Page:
OPINION: Why we must handle teen pregnancy as a gender justice issue

By Ngare Kariuki

It is a gross injustice that many girls will not report back to school because they got pregnant during the COVID-19 lockdown.

Yet the boys and men who made them pregnant will resume with their education as if nothing ever happened.

A mid-2020 report by the National Council on Population and Development (NCPD) revealed that since the pandemic hit, 20,828 girls aged between 10 and 14 years have become mothers while the older girls aged between 15-19 years, 24,106 are either pregnant or mothers already.

The fact that this report talks about girls becoming mothers but does not mention any boy or man becoming a father reveals the gender injustice inherent in the teen pregnancy crisis.

Teen pregnancy and the web of consequences it brings with it is an unacceptable and discriminate assault on women and their right to education, dignity and social belonging.

In the Bible we have a story of a group of men, mostly religious leaders, frog-marching a woman caught in the act of adultery. They take her to Jesus and demand that the full force of the law descend on her in the form of death by stoning.

Conspicuously missing from the crowd, and in their demands, is the man that the woman was apparently “caught in the act” with. No one even mentions him. He is not a factor in the story, not even a footnote. The irony is as stark as it is disturbing.

Yet this is what is happening today. The gender dynamics and biases of our society have ensured that only the girls have to live with the consequences of a pregnancy that was the product of two people having sex.

It is the girls who will have to postpone their education, endure a more complicated schooling set up, or entirely drop out of school.

It is the girl — not the boy or man — who will have to walk in shame from the moment the pregnancy begins to show to years after the baby is born.

It is the girl — not the boy or man — who will be told off, left out, stigmatized and otherwise reminded daily that she made a bad decision and deserves what is coming to her.

Yet a decision that was as much the girl’s as it was the boy’s ends up adversely affecting one sex, and consistently the same sex, while leaving the other unscathed.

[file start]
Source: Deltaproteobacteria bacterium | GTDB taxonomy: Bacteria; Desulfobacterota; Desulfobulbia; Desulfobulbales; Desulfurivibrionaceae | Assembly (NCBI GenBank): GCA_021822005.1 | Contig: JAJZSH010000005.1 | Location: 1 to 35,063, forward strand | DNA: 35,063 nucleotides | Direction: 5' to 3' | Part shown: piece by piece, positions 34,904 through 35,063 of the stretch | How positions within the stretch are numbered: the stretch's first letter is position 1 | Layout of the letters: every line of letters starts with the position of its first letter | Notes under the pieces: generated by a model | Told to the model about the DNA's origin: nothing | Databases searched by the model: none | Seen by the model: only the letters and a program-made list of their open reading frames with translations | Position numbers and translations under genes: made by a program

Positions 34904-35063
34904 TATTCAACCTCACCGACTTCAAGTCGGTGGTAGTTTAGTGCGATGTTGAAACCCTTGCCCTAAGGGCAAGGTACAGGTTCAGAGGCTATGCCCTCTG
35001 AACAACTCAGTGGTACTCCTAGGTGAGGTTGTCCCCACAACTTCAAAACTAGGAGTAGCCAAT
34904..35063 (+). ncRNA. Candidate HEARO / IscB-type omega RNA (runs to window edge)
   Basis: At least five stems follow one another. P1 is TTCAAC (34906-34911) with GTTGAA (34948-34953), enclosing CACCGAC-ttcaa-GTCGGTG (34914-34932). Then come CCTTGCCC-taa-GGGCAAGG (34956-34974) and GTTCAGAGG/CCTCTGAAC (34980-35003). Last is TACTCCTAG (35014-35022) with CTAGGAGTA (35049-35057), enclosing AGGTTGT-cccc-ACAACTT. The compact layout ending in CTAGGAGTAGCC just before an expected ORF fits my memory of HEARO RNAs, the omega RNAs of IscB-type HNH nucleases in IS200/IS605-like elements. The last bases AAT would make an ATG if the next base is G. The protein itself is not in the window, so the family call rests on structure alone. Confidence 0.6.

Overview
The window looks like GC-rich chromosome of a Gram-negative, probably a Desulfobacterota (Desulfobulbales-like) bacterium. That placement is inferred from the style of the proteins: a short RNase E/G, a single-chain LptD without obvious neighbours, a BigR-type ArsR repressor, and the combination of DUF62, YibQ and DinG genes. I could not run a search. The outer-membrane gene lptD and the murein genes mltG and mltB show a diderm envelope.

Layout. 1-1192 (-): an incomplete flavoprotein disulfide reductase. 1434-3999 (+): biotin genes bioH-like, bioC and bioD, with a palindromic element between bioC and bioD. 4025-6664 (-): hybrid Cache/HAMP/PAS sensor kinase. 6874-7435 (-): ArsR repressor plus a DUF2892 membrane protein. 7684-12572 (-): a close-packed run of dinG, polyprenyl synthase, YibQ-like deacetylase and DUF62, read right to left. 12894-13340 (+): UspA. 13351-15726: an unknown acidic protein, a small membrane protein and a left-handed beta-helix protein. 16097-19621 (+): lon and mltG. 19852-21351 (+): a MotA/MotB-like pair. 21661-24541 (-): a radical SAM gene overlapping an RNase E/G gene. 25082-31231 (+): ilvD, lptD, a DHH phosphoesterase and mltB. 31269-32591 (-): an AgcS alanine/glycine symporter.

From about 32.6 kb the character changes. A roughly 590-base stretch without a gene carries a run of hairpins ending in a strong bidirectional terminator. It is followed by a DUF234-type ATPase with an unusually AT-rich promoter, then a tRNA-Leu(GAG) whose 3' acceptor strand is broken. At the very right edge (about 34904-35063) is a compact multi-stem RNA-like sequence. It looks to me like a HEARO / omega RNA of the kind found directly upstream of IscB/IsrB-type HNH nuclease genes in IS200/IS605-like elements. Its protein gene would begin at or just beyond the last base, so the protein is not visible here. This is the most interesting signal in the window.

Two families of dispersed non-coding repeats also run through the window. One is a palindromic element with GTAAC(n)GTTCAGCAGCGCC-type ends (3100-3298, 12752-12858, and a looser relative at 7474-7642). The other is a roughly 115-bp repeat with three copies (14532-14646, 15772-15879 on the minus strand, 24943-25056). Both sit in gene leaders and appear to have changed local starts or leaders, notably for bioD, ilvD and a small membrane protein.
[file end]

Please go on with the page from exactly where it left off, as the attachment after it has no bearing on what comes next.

In many cases involving minors, the girls did not (and legally could not) consent to the sexual act that led to the pregnancy. But this does not matter, because it is not the boy that gets pregnant.

The boy will walk in pride after his sexual conquest because society taught him that women’s bodies are challenges to overcome and trophies to win as a rite of passage.

In Kenya, adolescent girls made up 45% of severe abortion complication cases, many of which result in the death of girls. No boy or man has ever died from an abortion of a pregnancy that he caused.

A 2019 study conducted by Plan International found that 98% of pregnant girls were not in school, and 59% of the pregnancies among girls aged 15-19 years were unintended. The same study also found that more than half (54%) of sexually active adolescent girls in Kenya did not intend to get pregnant and have an unmet need for modern contraception.

Globally, pregnancy and childbirth are the leading causes of death for girls aged between 15 and 19, according to the World Health Organization. So far, no boy or man has ever been reported dead from a pregnancy or childbirth.

Unless we start treating the teen pregnancy crisis as a gender justice issue, we will be caught up managing symptoms while never addressing the root causes of the disease.

Comprehensive sexuality education is a good place to start, with a curriculum that does not just teach girls to close their legs and avoid catching a disease, but one that also teaches the boys responsible sexuality.

Our education and other social systems also need a radical change from seeing pregnant girls as an inconvenience that has to be tolerated and accommodated.

We need to start seeing every unwanted and unplanned teen pregnancy as a gender issue that must be dealt with without privileging the perpetrator while victimizing the one whose only sin is having a different biology.

Mr Kariuki is the Communications Lead at the Network for Adolescent and Youth of Africa (NAYA-Kenya)